33 33 Ask parents for collaterals and contact them prior to case decision / finding Use the CME / CFE (CMHE) programs as outlined in policy Involve families in completion of all structured decision making forms as appropriate Complete the assessment within 45 days or document inability to do so and notify parents Case decision / finding focuses on the level of need for services, not identification of a perpetrator Case decision / finding is made by worker and supervisor, or staffing team Document findings on DSS-5104DSS-5104 Conducting an Assessment using the Family Assessment Response (cont’d.)

34 34 “ Ceasing ” the Family Assessment If the agency responds to a neglect or dependency report using a Family Assessment response and determines that there is clear evidence the allegations do not constitute neglect or dependency as defined in N.C.G.S. §7B-101, the agency can cease conducting that Family Assessment as long as the Safety Assessment (DSS-5231), Risk Assessment (DSS-5230) and Family Strengths and Needs Assessment (DSS-5229) reflect no issues of frequency or severity of maltreatment, no current safety issues and no future risk of harm.N.C.G.S. §7B-101DSS-5231DSS-5230DSS-5229

35 35 “In Need of Services” Case Finding safety issues and future risk of harm is so great that the agency must provide involuntary services (the safety and risk of harm is so great that you can not “walk away” from this family) reported to the Central Registry with no perpetrator information entered

36 36 “Services Provided, No Longer Needed” Case Finding safety of a child and future risk of harm are no longer issues because the agency had been successful in “frontloading” necessary services during the family assessment continued involuntary CPS supervision is no longer needed to ensure the child’s safety reported to the Central Registry with no perpetrator information entered document any service referral deemed appropriate to meet the family's non-safety connected need use services codes 122 or 330 to provide services under this finding, if this is available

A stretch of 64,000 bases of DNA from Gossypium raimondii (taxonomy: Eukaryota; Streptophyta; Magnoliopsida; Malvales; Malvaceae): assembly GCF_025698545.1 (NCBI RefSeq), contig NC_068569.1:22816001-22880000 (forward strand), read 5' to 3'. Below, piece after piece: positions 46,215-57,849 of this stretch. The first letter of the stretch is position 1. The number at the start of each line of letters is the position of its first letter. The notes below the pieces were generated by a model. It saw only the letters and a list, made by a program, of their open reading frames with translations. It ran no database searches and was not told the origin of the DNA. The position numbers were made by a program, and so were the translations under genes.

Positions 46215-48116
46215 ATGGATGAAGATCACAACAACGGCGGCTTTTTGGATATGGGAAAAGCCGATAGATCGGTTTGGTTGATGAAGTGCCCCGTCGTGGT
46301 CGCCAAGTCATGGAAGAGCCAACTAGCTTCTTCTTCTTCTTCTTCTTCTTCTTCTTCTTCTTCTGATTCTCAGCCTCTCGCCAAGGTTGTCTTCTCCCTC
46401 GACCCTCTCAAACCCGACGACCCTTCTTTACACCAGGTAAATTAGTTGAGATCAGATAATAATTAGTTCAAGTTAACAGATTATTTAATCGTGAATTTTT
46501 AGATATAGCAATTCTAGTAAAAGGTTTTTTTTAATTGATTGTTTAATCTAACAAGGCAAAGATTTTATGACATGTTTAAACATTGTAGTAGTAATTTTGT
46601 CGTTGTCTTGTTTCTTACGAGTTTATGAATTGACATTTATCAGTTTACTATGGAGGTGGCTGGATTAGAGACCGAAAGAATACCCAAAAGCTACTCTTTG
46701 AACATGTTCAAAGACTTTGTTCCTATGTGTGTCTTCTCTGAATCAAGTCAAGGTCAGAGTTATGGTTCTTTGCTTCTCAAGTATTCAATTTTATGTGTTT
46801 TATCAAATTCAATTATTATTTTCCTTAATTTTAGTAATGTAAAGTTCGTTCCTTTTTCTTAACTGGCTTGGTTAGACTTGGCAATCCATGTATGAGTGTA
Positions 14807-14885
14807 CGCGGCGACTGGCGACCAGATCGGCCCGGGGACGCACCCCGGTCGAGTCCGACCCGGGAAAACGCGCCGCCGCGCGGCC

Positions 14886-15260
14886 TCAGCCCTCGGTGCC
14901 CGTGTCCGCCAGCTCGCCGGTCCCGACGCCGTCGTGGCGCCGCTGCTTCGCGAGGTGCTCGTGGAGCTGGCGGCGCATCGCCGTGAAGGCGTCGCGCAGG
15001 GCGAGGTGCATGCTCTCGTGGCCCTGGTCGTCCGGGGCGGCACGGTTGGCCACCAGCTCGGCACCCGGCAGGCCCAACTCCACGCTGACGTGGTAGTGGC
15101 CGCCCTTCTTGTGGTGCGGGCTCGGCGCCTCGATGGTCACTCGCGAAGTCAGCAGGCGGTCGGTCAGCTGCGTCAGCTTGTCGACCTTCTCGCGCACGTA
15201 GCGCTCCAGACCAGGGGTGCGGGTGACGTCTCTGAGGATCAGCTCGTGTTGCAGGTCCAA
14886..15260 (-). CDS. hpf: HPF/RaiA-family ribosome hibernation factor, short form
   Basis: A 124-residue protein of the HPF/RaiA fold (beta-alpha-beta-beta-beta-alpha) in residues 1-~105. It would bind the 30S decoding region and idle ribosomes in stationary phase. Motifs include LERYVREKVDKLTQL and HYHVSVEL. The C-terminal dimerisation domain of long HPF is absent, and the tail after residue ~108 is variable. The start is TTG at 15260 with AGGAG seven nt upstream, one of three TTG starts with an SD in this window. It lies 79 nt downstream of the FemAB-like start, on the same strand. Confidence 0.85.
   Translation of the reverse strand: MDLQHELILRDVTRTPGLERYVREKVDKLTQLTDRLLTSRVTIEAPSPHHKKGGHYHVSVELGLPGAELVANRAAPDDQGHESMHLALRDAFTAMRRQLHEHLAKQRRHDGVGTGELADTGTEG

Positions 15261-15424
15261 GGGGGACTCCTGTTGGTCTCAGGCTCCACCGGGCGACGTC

37 37 “Services Recommended” Case Finding: safety of a child is not an issue and future risk of harm is not an issue not appropriate if agency feels it needs to monitor compliance due to safety and future risk of harm DSS may have begun "plugging" services in during the assessment or will make the recommendation for services at the point of the finding for any service referral deemed appropriate to meet the family's non-safety connected need use services codes 122 or 330 to provide services under this finding, if this is available also used when the agency makes referrals to community partners reported to the Central Registry with no perpetrator information entered

38 38 “Services Not Recommended” Case Finding: appropriate for cases in which the safety of a child not an issue there is no concern for the future risk of harm to the child the family has no need for other non-safety related services reported to the Central Registry with no perpetrator information entered

39 39 Family Assessment Cases Key Points:  In all things, at all times, ensure the safety of the child  Make the process as transparent as possible so the family can “see” what is happening to them and their children  Respect the family and partner with them to safely resolve issues of safety, permanence, and well being